46. And they came to Jericho: and as he went out of Jericho with his disciples and a great number of people, blind Bartimus, the son of Timus, sat by the highway side begging.
47. And when he heard that it was Jesus of Nazareth, he began to cry out, and say, Jesus, thou Son of David, have mercy on me.
48. And many charged him that he should hold his peace: but he cried the more a great deal, Thou Son of David, have mercy on me.
49. And Jesus stood still, and commanded him to be called. And they call the blind Prayer of Manasseh, saying unto him, Be of good comfort, rise: he calleth thee.
50. And Hebrews, casting away his garment, rose, and came to Jesus.
51. And Jesus answered and said unto him, What wilt thou that I should do unto thee? The blind man said unto him, Lord, that I might receive my sight.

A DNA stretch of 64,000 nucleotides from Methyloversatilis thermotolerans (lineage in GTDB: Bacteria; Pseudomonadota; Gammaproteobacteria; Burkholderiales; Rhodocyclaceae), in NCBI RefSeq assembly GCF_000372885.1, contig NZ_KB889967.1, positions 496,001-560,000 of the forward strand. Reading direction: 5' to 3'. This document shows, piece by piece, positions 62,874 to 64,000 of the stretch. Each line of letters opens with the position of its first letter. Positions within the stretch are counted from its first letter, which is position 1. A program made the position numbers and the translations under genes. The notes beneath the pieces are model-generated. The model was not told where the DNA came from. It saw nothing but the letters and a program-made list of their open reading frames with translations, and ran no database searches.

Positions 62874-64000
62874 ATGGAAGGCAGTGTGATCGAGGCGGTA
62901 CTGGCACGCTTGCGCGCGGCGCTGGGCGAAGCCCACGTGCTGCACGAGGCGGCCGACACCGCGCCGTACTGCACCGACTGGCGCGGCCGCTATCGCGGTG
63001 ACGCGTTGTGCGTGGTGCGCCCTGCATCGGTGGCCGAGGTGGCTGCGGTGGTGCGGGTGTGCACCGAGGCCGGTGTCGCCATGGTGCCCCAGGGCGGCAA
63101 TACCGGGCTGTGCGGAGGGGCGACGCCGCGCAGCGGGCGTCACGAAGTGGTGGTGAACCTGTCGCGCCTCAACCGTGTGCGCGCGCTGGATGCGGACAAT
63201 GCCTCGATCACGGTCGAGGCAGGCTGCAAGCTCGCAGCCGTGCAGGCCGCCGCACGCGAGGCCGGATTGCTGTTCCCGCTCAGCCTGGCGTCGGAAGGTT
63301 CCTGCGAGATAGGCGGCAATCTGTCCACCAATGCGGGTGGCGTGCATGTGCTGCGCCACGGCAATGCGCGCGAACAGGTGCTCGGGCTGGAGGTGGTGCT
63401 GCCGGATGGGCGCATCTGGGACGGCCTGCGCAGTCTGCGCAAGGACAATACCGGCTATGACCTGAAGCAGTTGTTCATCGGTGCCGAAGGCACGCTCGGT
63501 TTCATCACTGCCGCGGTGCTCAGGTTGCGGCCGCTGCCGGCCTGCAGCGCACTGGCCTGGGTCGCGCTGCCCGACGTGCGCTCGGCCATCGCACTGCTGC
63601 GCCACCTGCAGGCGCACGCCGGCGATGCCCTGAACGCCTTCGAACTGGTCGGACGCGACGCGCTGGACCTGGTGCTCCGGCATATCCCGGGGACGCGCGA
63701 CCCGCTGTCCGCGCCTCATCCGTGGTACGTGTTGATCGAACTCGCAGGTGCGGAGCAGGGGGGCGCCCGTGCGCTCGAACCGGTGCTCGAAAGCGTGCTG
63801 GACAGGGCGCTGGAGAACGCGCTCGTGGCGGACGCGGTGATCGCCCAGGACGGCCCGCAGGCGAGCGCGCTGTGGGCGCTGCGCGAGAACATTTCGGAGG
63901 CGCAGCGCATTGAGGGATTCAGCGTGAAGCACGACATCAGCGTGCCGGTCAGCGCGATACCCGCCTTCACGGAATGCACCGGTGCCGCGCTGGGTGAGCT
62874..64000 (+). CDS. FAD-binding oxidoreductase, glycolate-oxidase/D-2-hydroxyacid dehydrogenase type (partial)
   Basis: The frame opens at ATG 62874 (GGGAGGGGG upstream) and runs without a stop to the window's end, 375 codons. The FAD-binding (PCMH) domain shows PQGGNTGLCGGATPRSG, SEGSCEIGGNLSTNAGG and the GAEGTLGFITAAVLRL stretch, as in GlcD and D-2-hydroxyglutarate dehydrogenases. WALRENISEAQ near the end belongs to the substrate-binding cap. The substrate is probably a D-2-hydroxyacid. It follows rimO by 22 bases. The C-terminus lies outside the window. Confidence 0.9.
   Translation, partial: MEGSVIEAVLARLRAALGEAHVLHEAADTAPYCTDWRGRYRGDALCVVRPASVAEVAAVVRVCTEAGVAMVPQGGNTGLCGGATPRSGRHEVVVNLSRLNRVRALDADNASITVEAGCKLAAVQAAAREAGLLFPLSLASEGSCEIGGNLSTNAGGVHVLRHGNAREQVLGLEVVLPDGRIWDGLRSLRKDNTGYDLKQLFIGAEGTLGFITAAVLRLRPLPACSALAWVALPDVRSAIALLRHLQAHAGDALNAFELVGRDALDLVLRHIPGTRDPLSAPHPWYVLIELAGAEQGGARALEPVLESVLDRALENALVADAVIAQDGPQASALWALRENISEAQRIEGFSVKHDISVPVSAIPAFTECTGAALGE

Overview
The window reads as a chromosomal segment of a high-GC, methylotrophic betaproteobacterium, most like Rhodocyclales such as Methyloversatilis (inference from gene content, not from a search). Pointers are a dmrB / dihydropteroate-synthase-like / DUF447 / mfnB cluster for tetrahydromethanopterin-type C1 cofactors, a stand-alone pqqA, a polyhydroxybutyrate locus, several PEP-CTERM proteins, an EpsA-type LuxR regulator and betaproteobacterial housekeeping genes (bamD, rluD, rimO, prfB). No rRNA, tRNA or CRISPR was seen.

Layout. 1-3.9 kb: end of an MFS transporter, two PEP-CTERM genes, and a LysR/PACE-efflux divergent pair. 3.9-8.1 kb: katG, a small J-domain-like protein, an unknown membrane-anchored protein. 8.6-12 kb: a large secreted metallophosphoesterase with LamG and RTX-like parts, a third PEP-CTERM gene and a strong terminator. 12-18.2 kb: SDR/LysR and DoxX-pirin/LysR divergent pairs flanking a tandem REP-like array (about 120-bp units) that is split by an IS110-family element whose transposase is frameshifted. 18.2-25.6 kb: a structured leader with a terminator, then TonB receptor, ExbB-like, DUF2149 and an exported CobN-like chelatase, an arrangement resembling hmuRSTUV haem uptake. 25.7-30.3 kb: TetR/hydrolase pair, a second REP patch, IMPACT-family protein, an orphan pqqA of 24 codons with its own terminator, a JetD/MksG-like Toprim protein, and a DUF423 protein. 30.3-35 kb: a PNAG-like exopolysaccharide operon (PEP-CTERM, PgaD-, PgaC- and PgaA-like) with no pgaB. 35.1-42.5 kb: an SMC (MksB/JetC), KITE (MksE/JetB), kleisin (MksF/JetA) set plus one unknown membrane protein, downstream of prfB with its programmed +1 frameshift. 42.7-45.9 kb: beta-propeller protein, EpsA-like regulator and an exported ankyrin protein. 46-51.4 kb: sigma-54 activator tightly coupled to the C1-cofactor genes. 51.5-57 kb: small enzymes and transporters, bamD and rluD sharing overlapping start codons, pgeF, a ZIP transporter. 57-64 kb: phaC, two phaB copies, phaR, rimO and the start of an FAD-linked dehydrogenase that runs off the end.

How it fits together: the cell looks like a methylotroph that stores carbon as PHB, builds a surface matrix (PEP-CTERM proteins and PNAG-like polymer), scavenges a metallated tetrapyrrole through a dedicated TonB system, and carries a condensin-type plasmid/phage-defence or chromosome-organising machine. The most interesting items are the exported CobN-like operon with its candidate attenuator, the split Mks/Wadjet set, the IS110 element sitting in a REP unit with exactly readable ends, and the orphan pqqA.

52. And Jesus said unto him, Go thy way; thy faith hath made thee whole. And immediately he received his sight, and followed Jesus in the way.
(1) A man representing the side of human life which is marked by deprivation,—no sight, no bread. (2) A man seizing a great opportunity,—"when he heard that it was Jesus of Nazareth." (3) A man resisting the most obstinate difficulties,—"many charged him that he should hold his peace." (4) A man repeating his prayer until the answer came,—"Jesus commanded him to be called." (5) A man stating his own case in his own words,—"Lord, that I might receive my sight." (6) A man turning to a right use the gifts of God,—"he received his sight, and followed Jesus in the way." Application—(1) You are needy; (2) you have heard that Jesus passeth by; (3) you have sight; how are you using it?
The Disciples Astonished